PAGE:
In denying Dolly's claim, the Bureau found that she was not credible because she has a hysterical personality with hypochondriacal neurosis. In support of its finding, the Bureau submitted the deposition of Dr. Rufino R. Ramos who is a licensed M.D. and a psychiatrist with approximately eight years of practice in the psychiatric field. Dr. Ramos stated his opinion, through his deposition, that Dolly has a hysterical personality which he defined as someone who "overdramatizes events or feelings." However, Dr. Ramos did not examine Dolly until March, 1980, almost two years subsequent to the date she was allegedly injured while *707 working for Serve and Save Lumber Company. Consequently, Dr. Ramos did not claim that he had any basis upon which to give an opinion regarding the legitimacy of those injuries allegedly sustained by Dolly as a result of that employment. Furthermore, Dolly's credibility as a witness is not particularly significant for purposes of determining whether or not she has a compensable injury in this case, because the existence of her alleged injury, her tracheobronchitis condition, was independently verified by several doctors one of whom, upon examining her, thought it necessary to hospitalize her for the condition.

Upon reviewing the entire record in this case we conclude that the Bureau's finding that Dolly's injuries were not causally related to her employment is not supported by a preponderance of the evidence.

In its judgment the district court provided: "the claimant is awarded and is to be furnished medical and hospital costs in connection with her injury of May 5, 1978 pursuant to 65-05-07 NDCC and other related statutes" thereby leaving to the Bureau's discretion on remand a determination of the specific medical and hospital costs to which Dolly is entitled from the workmen's compensation fund.

The judgment also provided "the claimant is entitled under 65-05-09 NDCC to disability compensation for temporary total disability from May 10, 1978 until July 7, 1978." The district court apparently based its determination of the disability period on Dr. Turkula's written report, dated June 8, 1978, which states "on 05-30-78 the patient was advised not to return to her former job and also advised that it could take two to three weeks for this to clear up" and on a memo written by Dr. Turkula, dated July 7, 1978, wherein the doctor states that Dolly is able to return to work. Upon reviewing the record, we are unable to find any evidence which would refute the court's determination that Dolly was temporarily disabled between May 10, 1978, and July 7, 1978.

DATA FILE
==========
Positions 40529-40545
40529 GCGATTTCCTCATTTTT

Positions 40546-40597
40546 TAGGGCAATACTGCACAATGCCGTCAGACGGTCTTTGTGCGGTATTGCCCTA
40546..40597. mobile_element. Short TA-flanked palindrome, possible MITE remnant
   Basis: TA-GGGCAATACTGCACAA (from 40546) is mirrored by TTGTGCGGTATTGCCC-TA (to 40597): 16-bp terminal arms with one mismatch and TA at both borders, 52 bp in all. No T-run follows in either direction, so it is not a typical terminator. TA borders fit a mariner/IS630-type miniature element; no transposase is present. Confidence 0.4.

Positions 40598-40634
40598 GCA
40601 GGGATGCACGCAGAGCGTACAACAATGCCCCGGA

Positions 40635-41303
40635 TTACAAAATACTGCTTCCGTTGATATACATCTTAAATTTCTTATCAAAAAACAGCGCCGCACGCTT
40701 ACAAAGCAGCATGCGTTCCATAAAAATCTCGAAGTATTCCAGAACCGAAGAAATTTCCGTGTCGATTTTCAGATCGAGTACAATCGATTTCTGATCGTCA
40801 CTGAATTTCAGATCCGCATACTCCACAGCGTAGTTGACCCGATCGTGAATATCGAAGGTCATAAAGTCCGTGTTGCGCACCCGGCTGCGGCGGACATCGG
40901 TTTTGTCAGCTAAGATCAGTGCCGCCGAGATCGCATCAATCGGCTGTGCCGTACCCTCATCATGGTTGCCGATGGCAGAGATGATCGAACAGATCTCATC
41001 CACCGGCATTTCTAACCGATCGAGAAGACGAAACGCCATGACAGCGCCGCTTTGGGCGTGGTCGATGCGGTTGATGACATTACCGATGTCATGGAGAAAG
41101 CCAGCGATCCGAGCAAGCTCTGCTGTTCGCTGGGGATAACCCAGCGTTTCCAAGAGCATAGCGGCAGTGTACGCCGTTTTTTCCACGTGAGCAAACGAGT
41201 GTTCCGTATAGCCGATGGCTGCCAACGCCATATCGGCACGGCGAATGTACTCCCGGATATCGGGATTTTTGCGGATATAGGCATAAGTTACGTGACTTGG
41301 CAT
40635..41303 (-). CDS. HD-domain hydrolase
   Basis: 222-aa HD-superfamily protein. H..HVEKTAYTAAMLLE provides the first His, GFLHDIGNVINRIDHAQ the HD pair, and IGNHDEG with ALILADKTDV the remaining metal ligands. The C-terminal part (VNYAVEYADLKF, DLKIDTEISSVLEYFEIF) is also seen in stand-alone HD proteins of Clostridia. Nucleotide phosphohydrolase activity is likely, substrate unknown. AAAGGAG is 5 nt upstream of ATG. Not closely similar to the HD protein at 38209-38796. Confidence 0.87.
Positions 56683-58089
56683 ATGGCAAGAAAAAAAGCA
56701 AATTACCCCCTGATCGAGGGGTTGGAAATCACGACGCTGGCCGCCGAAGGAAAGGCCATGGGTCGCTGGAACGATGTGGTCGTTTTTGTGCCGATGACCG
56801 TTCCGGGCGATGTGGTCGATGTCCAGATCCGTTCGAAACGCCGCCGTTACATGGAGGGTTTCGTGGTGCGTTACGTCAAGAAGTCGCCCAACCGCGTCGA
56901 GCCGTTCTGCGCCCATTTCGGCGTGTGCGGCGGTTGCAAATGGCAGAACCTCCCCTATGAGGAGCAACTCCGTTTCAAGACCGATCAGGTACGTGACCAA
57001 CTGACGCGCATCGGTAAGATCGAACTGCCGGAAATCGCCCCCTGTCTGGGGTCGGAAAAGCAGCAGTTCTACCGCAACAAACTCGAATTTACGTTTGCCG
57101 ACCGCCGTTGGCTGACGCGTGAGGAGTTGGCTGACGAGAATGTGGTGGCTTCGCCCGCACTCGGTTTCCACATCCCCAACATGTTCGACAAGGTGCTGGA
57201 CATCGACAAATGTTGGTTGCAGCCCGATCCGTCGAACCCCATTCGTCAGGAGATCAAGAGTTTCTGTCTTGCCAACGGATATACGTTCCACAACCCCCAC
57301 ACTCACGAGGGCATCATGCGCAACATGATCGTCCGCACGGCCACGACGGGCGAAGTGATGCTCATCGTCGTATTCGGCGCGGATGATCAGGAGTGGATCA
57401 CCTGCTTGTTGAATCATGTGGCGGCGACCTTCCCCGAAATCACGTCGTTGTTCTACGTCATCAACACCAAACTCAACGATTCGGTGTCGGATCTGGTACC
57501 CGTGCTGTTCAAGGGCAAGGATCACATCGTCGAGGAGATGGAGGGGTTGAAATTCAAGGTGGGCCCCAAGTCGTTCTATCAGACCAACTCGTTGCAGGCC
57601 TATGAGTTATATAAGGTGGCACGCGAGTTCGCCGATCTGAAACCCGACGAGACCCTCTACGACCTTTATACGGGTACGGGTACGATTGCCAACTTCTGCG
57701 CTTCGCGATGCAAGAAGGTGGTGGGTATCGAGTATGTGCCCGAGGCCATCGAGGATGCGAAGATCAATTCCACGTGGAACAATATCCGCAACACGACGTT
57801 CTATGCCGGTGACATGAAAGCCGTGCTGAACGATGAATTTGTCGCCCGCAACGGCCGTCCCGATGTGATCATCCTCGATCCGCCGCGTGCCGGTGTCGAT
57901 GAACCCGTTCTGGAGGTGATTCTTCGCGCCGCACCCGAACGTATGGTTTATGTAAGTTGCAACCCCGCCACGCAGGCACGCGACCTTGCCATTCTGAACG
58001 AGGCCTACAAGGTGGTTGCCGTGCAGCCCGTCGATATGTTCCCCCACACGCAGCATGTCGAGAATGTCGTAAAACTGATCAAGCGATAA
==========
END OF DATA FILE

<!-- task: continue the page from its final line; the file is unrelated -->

In accordance with this opinion, the judgment of the district court is hereby affirmed.

SAND and PAULSON, JJ., concur.

VANDE WALLE, Justice, concurring specially.

I believe the majority opinion and the district court's opinion come dangerously close to a de novo review of the decision of the Workmen's Compensation Bureau rather than the standard of review prescribed by this court in Power Fuels, Inc. v. Elkin, 283 N.W.2d 214 (N.D.1979). However, I am convinced that the Bureau ignored the evidence of Roberts's actual injuries and the manner in which they were sustained because of the evidence relative to her hysterical personality with hypochondriacal neuroses. See also Roberts v. North Dakota Workmen's Compensation Bureau, 326 N.W.2d 201 (N.D.1982). I therefore agree with the majority that the Bureau's finding that Roberts's injuries were not causally related to her employment is not supported by a preponderance of the evidence.

I am concerned about that portion of the opinion which sustains the trial court's determination, apparently after a de novo review on the record, that "the claimant is awarded and is to be furnished medical and hospital costs in connection with her injury of May 5, 1978 pursuant to 65-05-07 NDCC and other related statutes" and "the claimant is entitled under 65-05-09 NDCC to disability compensation for temporary total disability from May 10, 1978 until July 7, 1978." Because the Bureau determined that Roberts failed to prove that her condition was causally related to her employment, the Bureau made no findings as to the amount of compensation and the period for which such compensation should be paid and these issues therefore were not decided by the Bureau. Logic would indicate, at least to me, that the matter should be remanded to the Bureau for a determination as to the amount of compensation and the period for which such compensation should be paid. As the majority opinion notes, there is scant evidence in the record on this *708 issue.[1] I do not know the amount of compensation Roberts should receive nor the period during which she should receive it. It may be that Roberts is entitled to compensation for a period less than that prescribed by the trial court or it may be that Roberts would urge that she be compensated for a period longer than that prescribed by the trial court. It appears to me that this is a matter which should be determined initially by the Bureau, not the trial court nor this court.